When a good friend of mine first stepped foot in Israel, during a summer birthright trip, the first thing he noticed was that when people refer to the country as a desert, they actually really mean it. After dealing with the scorching heat on his walk between the airport and the tour bus, his guide welcomed him to the trip, and went on to start explaining things about the land that he was standing on – its ancient history, endless struggle, and its Jewish Identity.

However, before the bus even made it to its first stop, the tour guide made sure to give a brief introduction about the people who live on this land – also known as Israelis (pronounced  Is·rae·lis). The guide essentially went on to describe the people as nice, yet loud and not afraid to speak their mind.

This story is neither special nor unique to my friend. When I went on organized trips to Israel with “Taglit-Birthright” and “Hasbarah Fellowships” our guides made sure to give the same description. The reason why it seems that every description of an Israeli involves some sort of reference to their loud and opinionated ways is because, well, Israelis are extraordinarily loud and opinionated. It is incredibly hard to make it through a trip in Israel without having Israelis tell you their stories – thus making sure that you have your own.

Now, this phenomenon is not only fascinating, but provides a very interesting insight to some of the shortcomings of Israeli advocacy on American college campuses. College campuses are made up of people with thousands of different backgrounds, and countless of different stories- and the political atmosphere is generally related to whatever stories are heard more.

The beautiful Tel Aviv beach and skyline at night

The beautiful Tel Aviv beach and skyline at night

For example, before Minnesota (the state where I attend school) legalized same-sex marriage this past summer, my college campus was filled with student advocates for gay marriage. They were successful at sending their message not because they spread academic facts about the cause – everyone knew what gay marriage was anyways- but because they spread stories of the “suffering and injustice” that same sex couples have to deal with on a daily basis. They showed pictures of their love, shared stories from their childhood, and read testimonies about their hopeful futures- that is what resonated.

Therefore, considering that Israeli culture is known for being incredibly loud and outspoken, one would think that college campuses would be dominated by their opinions. Unfortunately, the latter is not true. Even though Israel has the democracy, the freedoms, the pride, the social liberalism, the technological innovation, and the attractive girls (and guys) that college students love – its advocates are often forgetting to share stories showing how amazing the place is, and how only a fool would not be proud of supporting it! Meanwhile, its enemies are able to sway crowds with misleading pictures and largely fabricated stories.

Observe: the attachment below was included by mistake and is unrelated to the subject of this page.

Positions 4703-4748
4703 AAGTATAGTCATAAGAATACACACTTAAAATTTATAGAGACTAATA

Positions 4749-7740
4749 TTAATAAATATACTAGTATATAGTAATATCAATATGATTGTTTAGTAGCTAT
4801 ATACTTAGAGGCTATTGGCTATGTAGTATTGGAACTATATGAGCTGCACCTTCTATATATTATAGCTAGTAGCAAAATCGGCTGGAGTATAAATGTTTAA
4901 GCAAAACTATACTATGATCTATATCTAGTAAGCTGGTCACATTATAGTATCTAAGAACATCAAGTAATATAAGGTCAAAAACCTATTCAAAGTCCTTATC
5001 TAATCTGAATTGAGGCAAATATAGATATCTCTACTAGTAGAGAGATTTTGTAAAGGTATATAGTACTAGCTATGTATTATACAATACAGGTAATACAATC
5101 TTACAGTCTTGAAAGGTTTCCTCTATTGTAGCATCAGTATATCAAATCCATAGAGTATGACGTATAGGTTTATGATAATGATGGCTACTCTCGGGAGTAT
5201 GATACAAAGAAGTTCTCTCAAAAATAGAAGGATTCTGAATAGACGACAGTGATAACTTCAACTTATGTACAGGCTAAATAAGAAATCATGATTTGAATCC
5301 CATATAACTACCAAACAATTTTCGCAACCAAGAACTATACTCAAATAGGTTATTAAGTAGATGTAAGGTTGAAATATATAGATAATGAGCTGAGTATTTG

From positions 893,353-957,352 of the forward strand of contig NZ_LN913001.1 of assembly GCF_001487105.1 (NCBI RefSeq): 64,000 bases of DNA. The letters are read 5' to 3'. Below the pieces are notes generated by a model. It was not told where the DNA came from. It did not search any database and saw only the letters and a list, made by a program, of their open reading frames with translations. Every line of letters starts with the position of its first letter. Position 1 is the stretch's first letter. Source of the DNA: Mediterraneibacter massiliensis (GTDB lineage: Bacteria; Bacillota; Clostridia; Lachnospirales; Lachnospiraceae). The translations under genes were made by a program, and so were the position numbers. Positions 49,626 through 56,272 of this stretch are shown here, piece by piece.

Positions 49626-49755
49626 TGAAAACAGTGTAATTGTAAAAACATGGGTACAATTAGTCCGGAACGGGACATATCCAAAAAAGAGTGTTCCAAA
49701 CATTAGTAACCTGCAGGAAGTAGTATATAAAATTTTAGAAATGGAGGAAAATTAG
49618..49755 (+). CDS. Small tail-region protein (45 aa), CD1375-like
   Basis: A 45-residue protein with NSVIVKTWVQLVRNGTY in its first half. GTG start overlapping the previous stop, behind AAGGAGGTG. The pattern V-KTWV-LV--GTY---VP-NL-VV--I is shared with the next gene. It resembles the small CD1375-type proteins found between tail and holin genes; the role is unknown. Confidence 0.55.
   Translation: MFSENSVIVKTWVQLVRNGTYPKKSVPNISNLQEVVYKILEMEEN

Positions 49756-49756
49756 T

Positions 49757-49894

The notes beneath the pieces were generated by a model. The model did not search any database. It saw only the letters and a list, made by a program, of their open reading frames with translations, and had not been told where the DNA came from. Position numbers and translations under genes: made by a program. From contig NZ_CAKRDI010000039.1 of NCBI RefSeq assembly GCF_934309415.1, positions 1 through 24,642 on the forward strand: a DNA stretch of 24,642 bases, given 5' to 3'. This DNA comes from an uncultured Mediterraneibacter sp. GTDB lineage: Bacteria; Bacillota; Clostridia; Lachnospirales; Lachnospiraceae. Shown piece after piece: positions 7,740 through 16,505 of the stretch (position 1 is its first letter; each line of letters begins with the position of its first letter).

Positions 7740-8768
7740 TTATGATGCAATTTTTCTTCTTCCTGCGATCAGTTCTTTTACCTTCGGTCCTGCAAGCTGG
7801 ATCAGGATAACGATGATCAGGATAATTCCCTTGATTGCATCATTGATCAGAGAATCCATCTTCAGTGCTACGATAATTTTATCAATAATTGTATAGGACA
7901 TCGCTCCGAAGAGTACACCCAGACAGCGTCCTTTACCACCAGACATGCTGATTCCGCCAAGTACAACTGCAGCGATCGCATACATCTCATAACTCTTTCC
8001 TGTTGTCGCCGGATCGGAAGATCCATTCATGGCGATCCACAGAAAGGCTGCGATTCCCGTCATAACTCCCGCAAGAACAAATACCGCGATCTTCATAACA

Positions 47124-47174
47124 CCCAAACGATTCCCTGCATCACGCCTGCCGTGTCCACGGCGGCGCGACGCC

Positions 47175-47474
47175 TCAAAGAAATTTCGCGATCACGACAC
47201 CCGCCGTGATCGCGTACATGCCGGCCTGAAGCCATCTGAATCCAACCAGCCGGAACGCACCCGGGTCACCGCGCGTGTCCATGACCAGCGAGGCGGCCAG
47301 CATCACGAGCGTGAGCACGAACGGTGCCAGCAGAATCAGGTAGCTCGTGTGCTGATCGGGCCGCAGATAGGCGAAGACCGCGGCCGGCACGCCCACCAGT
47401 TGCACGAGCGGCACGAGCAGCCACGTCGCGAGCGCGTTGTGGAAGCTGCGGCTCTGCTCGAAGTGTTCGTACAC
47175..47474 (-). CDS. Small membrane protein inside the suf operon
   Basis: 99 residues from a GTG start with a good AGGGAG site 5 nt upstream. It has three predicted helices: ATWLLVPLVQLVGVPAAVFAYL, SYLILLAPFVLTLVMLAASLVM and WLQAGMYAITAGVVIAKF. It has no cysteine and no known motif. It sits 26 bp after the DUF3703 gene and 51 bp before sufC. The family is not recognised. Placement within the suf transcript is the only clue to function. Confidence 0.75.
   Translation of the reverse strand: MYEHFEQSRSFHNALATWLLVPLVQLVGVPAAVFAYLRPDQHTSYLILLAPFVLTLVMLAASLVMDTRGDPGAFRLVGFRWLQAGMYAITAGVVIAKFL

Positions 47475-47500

In other words, what has been happening on college campuses is that the pro-Israel communities are constantly being put on the defensive and are generally not doing proper “hasbara” (explaining). Instead of explaining how incredible Israeli culture is, how beautifully built the land is, and how moral the country has been while its neighbors have been too busy stoning and digging up mass graves for the citizens they massacred (ie Syria, Lebanon, and Egypt) – they are often too busy answering to completely bogus claims of apartheid and excessive force. By responding to these claims instead of explaining, and showing, Israel’s beauty through personal stories, and the stories of our families and friends, we are giving these claims legitimacy and constantly putting ourselves on the defensive. We need to share our own stories that will properly explain the undeniable facts of this gorgeous and historic land.

Itzik Yarkoni, an Israeli native and the founder of The Brand of Milk and Honey (BOMAH), argues just that! He spent years helping Israeli advocates fight their battle in some of the most anti-Israel and anti-Semitic campuses in the world and has said that “the reason why your Israel story can be powerful is because no one can argue with it! No one can say that you are a mossad agent spreading lies because it’s YOUR story that shows YOUR pride and YOUR love for the state”. The more the BOMAH mentality will proliferate throughout the pro-Israel community, the sooner we will see a change in the opinions of the mass amounts of “story listeners”, also known as “people”, throughout the world. Again, it should be about our stories: that outline the truth about our country and our land.

Thus, what the Israeli advocacy community needs is to simply share their personal stories that outline facts about the wonderful country they love.

Israel has the facts, now all it needs is for its citizens and its supporters to share their Israel story on with the world!

Authored by Ron Feingold (ron.feingold@gmail.com)